Every interaction is both precious and an opportunity to delight. %} Herd immunity is not a moment in time. President Biden is never going to say: “Today, at 9:04 A.M., on the deck of the U.S.S. Moderna, the virus known as SARS-CoV-2 signed our general terms of surrender.”
Instead, this virus is slowly becoming endemic: something we live with.
We will probably have bad seasons and good seasons, as we do with flu. We may have annual shots with a blend of the South African, Brazilian, Indian or whatever variants are circling the globe that year. Luckily, because coronaviruses mutate more slowly than influenza viruses, they will probably be better matches than flu shots are.
I came across Rockin'1000 full concert at Stade de France of 1000+ musicians playing rock classics from past and present. Rock music was ment to be a communal experience. Just you and 20,000 thousands of your best mates head banging and reveling in the sonic chaos. Hundreds of drums, guitars, bass and singers in sync. Musicians from all walks of life - no politics, no religion, no race or color, no nationality, no gender, no age difference, no national boundaries, just pure music where everyone is beautiful.
I have been an Apple TV user for the last 7 years. And I absolutely love the little black box. However, I hate the remote. For a company that consistently designs fantastic UI and physical products - the black Siri apple remote is a horrendous design. Just use it for a few minutes and its obvious whats wrong with it:
It’s easy to pick up backwards because the buttons are centered.
It’s easy to click the trackpad inadvertently - because you picked it up backwards.
The bottom is a smudge magnet - and quite frankly disgusting looking after a few hours of use
It’s black - how are you supposed to know what you are clicking in the dark?
You have to wonder how it ever made it out of the prototype stage like this. The new aluminum Siri remote fixes every single one of these problems. Just look at it:
This alone justifies upgrading to the new 5th generation Apple TV. You have to wonder what the hell took six years to fix this mess.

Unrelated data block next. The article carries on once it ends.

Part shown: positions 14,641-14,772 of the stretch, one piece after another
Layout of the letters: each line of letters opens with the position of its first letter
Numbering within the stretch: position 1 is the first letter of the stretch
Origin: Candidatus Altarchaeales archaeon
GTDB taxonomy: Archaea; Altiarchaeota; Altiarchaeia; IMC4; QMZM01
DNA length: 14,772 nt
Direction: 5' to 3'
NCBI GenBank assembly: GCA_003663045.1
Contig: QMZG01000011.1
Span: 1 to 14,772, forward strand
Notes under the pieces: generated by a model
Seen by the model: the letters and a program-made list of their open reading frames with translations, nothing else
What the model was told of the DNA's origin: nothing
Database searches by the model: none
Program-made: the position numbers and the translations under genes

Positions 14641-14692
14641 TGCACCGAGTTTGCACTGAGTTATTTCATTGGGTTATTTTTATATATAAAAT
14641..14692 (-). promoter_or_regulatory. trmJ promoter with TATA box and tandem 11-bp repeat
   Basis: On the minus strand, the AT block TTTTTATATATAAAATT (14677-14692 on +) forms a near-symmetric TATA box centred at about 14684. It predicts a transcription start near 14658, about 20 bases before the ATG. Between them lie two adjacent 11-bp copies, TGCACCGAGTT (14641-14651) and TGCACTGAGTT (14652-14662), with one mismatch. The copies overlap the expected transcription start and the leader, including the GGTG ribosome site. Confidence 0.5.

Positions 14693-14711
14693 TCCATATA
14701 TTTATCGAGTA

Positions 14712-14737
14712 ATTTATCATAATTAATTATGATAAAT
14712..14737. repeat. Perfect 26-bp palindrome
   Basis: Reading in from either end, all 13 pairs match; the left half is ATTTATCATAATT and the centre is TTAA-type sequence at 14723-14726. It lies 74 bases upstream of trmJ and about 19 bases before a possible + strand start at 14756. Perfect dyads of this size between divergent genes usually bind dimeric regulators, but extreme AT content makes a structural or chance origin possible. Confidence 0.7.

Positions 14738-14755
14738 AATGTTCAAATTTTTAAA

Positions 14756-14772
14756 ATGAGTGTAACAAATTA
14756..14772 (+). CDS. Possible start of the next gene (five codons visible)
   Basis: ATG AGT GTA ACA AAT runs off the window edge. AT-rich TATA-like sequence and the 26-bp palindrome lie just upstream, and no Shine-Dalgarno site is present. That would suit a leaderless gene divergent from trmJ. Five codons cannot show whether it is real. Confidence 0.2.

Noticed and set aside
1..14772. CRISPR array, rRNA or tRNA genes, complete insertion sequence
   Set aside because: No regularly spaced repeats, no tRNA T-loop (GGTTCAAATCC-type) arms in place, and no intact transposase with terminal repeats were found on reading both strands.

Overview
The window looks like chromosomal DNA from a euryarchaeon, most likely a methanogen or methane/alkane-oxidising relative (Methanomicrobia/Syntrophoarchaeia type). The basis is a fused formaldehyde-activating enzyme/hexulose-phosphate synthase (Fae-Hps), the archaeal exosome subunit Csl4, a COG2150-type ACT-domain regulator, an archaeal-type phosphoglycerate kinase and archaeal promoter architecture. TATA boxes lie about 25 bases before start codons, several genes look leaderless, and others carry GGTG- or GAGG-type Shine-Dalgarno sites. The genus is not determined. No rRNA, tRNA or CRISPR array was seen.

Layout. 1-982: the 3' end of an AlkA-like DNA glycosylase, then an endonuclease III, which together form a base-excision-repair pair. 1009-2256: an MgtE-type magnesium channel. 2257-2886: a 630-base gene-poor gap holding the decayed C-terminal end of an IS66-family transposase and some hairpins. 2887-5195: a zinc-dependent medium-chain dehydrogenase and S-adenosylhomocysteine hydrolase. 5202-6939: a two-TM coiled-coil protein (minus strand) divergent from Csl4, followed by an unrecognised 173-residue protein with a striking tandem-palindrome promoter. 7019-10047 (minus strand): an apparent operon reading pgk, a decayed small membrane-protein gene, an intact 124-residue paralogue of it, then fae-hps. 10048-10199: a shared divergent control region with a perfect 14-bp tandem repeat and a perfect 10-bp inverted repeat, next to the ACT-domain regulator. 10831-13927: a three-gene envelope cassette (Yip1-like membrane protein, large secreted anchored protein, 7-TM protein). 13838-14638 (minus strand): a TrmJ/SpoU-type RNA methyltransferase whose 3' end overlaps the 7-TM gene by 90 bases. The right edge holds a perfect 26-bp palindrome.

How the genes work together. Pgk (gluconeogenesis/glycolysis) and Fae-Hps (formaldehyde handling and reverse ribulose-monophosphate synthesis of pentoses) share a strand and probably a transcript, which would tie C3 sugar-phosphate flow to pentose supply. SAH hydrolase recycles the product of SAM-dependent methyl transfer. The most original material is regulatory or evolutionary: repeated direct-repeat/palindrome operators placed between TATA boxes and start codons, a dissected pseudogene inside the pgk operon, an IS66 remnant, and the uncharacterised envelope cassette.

With the new M1 iPad Pros, Apple has achieved equilibrium. It’s literally the exact same chip. The iPad Pro has the speed of the Mac and the Mac has the incredible power efficiency and thermals of the iPad Pro. I saw this coming years ago, yet it’s still hard for me to believe.
Believe it. Apple is about to do to the CPU industry what it did to cell phone industry. The upcoming M2 chips will be the nail in the coffin for x86 dominance.
There is a cost to our hyper capitalist society. One where the culture of greed and private ownership is an assault on community and our environment. Jeremy Williams in his excellent post:
But the thing I wanted to highlight is the difference between private and public affluence. Private affluence is individuals gaining things for themselves – possessions, nice homes and experiences, trampolines. Public affluence is money spent lavishly on things that are shared – libraries, parks, buses, playgrounds.
Capitalism pushes us towards private affluence. We aspire to acquire our own things. Shared things are seen as second best, something of an inconvenience. Politics responds accordingly, prioritising economic growth and ‘more money in your pocket’, rather than shared goods and services. So everyone has their own lawnmower while the grass grows long in the park. People get their own exercise bikes or rowing machines, and the gym at the local leisure centre starts to look tired and under-funded. The wealthy pay for childcare or hire a nanny, but the early years nursery closes down.
Having access to your own things looks like progress, but there is a cost. Community is one of the victims. Shared spaces are places where community happens, where people mix and meet. Nobody makes new friends on their own rowing machine, in front of the TV. Inequality is another. Those who can afford their own won’t notice, but those on lower incomes rely much more on shared resources. When a library closes, it’s those on the margins of society who lose access to books, internet access, or a warm place to sit and do their homework. There is also an environmental cost, as private ownership means endlessly duplicated goods, many underused objects across many owners rather than a few well used objects that are shared.
I have to say - I am not happy about the CDC’s decision to state that fully vaccinated people don’t need to wear masks in most situations indoors or out. In the US 600 people/day are still dying of Covid-19 and our case positivity rate is still above 3% - not to mention most children are still not vaccinated.
Holding off for a few more weeks could have improved things tremendously. The CDC’s decision to lift the mandates seems to be guided by economics rather than science. Zeynep Tufekci’s piece in New York Times